Maybe I can cut down some of those tennis shoes with manicure scissors. But, I’m wondering what to do with all the extra Ken shoes, the tiny ice-skates, roller skates, and hiking boots? Maybe I should get a Ken doll to dilute all the estrogen, but then I would need to buy outfits for Ken.

Next time I want to buy a toy, will someone please remind me that Barbie does not teach children the right values? Also, if anyone thinks Barbie looks anorexic, they should see my pocketbook since she came to live with me.

Copyright 2010 Sheila Moss

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Over the River and Through the Woods


Over the river and through the woods

What ever happened to “Over the river and through the woods to grandfather’s house we go!”?

I would like to go to grandfather’s house for Thanksgiving too. “Potatoes and cranberries cooked to a turn and biscuits as light as a breeze,” or something like that. “Gravy boats swimming and glasses a brimming with cider, as much as you please.” I suppose it is just another one of those Norman Rockwell paintings that we try to live up to.

Now I’m a grandmother, but when they come over to my house for Thanksgiving there is no river or woods, only an Interstate highway, and there is absolutely nowhere at all to park the horses and sleigh.

I used to actually cook a giant turkey – the kind that cooks all day and is raw until the pop-up button pops, at which time the turkey is immediately overdone and dry as cardboard.

Gravy is sometimes more successful than it is at other times. Eventually, I just quit worrying about lumps. I learned how to secretly strain the gravy while no one was looking so it was as smooth as silk.

Stuffing is something I’ve never liked or understood. Soggy bread, all squished up and full of sage. Yuck! But I make it anyhow because other people seemed to like the stuff. It did make the house smell nice while it was cooking.

Mashed potatoes were the real kind, not instant potato flakes. I blended them with a portable mixer instead of a potato masher. Add too much milk and they are thin and bluish. After a few years of blue potatoes, I decided that instant potatoes were just fine.

Green beans like mama used to make were cooked in a slow cooker. None of those crispy, half-cooked, steamed green beans. Southern style green beans are cooked for hours and are full of bacon grease, of course. A vitamin couldn’t possibly survive.

Every year I threatened to abandon sweet potatoes. Too much trouble. However, due to a mutiny in the kitchen, I was overruled and forced to cook them or go to the gallows. The best kind are candied with plain sugar water instead of being sprinkled with brown sugar and cinnamon.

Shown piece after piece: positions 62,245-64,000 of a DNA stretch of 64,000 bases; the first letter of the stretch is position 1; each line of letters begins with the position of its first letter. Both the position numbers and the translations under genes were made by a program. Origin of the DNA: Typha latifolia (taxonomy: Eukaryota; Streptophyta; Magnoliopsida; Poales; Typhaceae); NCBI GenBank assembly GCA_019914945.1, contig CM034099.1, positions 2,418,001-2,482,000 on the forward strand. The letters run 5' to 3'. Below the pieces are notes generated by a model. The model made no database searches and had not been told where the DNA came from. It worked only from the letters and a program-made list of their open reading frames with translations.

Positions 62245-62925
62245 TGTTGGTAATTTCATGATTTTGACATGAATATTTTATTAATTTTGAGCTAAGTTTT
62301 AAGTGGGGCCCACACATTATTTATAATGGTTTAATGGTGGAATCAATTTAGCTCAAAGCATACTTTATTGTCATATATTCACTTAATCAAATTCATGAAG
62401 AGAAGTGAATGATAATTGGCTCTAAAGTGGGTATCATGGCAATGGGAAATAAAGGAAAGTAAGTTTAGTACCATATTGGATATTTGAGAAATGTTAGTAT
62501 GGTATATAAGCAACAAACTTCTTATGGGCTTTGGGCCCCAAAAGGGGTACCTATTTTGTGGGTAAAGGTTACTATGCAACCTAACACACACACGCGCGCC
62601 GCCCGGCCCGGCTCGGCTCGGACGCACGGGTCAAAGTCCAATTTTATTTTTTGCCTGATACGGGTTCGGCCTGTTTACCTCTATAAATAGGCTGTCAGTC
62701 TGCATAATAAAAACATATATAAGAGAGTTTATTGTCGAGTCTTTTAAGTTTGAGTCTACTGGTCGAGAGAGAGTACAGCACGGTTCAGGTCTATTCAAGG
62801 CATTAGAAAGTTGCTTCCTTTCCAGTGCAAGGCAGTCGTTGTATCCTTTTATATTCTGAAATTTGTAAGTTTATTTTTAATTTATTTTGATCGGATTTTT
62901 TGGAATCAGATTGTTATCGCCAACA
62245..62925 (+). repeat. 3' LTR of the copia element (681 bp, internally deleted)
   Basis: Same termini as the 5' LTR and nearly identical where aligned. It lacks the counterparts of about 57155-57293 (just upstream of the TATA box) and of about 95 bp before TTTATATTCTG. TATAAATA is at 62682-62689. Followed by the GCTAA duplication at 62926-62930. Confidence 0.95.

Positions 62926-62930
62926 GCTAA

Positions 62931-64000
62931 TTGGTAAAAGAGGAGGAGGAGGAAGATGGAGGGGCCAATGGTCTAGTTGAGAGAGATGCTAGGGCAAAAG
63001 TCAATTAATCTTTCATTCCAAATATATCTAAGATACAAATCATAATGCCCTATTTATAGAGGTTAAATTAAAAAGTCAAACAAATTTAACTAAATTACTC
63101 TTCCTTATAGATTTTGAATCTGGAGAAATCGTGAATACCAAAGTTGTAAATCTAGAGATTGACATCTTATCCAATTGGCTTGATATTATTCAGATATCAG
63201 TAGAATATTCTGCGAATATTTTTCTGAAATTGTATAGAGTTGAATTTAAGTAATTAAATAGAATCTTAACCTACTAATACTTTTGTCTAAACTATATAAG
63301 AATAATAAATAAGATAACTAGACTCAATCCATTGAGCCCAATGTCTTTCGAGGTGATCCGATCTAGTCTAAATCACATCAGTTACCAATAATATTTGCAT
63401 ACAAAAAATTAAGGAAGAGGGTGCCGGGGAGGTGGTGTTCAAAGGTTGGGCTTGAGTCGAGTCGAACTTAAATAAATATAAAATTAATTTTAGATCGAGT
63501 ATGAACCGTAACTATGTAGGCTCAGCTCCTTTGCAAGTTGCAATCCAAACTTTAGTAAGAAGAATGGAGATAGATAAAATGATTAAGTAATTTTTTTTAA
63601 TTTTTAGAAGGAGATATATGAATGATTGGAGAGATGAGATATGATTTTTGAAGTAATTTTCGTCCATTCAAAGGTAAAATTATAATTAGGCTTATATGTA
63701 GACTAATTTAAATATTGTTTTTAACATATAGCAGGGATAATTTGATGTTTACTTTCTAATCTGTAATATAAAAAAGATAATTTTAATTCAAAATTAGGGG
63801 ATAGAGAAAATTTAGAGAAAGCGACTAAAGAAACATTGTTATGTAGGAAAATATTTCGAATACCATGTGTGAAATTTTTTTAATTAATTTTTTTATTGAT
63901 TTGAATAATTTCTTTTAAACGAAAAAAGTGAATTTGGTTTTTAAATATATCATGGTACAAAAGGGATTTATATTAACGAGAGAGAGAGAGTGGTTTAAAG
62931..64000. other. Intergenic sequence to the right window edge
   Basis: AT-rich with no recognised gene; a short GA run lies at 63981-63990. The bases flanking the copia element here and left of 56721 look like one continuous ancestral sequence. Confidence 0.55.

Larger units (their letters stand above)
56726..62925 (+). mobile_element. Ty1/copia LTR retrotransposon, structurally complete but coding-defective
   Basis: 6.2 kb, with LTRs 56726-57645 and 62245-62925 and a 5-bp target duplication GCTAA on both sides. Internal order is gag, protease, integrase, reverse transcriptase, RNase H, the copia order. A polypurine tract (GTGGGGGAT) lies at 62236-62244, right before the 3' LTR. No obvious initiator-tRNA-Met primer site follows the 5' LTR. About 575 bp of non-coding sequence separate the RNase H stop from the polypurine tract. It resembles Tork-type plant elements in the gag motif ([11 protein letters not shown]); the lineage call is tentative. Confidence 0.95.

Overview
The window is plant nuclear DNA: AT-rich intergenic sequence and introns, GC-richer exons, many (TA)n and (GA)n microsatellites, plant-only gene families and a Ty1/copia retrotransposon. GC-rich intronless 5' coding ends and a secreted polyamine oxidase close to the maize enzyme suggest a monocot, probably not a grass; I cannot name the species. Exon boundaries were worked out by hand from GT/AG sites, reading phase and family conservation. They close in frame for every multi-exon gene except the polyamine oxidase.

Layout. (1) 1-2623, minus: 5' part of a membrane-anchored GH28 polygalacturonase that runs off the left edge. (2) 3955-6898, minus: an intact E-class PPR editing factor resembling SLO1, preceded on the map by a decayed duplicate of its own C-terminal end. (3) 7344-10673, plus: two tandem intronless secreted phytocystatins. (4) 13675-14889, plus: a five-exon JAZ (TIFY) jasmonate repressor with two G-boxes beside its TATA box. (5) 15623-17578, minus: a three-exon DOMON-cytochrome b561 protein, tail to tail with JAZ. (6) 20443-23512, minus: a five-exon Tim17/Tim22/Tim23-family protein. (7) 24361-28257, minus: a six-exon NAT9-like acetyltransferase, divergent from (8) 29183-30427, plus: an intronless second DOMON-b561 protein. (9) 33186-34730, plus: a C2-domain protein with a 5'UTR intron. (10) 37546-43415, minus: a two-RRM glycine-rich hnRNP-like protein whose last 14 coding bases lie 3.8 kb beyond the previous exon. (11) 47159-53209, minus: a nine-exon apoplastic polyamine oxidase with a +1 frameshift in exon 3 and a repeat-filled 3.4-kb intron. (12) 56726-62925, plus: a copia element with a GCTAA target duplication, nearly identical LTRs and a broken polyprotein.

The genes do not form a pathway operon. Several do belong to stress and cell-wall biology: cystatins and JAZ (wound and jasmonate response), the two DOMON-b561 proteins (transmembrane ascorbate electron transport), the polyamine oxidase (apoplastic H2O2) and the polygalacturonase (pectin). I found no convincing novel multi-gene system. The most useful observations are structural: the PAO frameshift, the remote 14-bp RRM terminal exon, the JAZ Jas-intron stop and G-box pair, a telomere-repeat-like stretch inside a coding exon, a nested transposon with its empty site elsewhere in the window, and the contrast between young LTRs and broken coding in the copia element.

Cranberry sauce? It must be something left over from the New England Pilgrim days. Just to be proper, I open a can of the goo for my family to ignore and then throw it away after the holiday.

I’ve never made a pumpkin pie in my life – would pumpkin bread work okay? Pumpkin pie is another non-favorite. Sweet potato pie looks the same but tastes different. Practically any kind of pie at all will do since everyone is too full of turkey to eat it anyhow.

Yes, I would like to go to grandfather’s house for Thanksgiving and let grandmother do the work. The thought of cooking all this food myself doesn’t excite me any more.

This grandmother ordered a pre-cooked turkey dinner this year.

“Over the river and through the woods to Kroger’s” does not have a nice ring to it, but it sure beats spending the entire day in the kitchen. That makes it holiday music to my ears.

Copyright 2007 Sheila Moss

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Kitchen Man

My son decided to bake cookies. He doesn’t usually cook, so I’m not sure what got into him this particular time. I think he was really hungry for cookies and couldn’t talk his sister into baking them. Chocolate chip cookies are a powerful incentive.

He used to cook at a restaurant in one of the odd jobs he had while finding himself. Now that he no longer works as a cook, he likes to pretend that he doesn’t know how to cook any more. I think it is one of those male ego things. They want to say that anything they are too lazy to do is “woman’s work.”

I decided the best thing for me to do was to stay out of the kitchen before he decided that mom might be talked into making cookies if he pleaded amnesia. Not a chance. I passed along the family recipe and told him, “These are the ones Grandma Moss used to make.”

After the mixer quit running and I thought it might be safe, I went into the kitchen to get a drink of water and check out the damage. He was throwing the handle of my big wooden spoon into the trash can. Obviously inferior, it couldn’t stand up to his mixing skills.

“It is okay to mix them with your hands,” I offered.

“I’m not putting my hands in that stuff,” he declared.

It was time for me to return to watching TV. It was too late to save the spoon anyhow.

Later I slipped into the kitchen again for another peek. He had finished mixing and was dropping batter by spoonfuls onto a cookie sheet. They looked awfully close together. Making cookies is not like grilling steaks. They spread when they are cooking.

“I’m almost done,” he told me. “I’ve finished mixing them.” But, mixing is only half the work in cookie baking. The real work is baking them, batch after batch. I resisted the urge to say anything as I didn’t want him to get the idea that cooking can be done better by a woman than a man.

“Do you think there is something wrong with him?” my daughter whispered. “I’ve never seen him bake anything before.”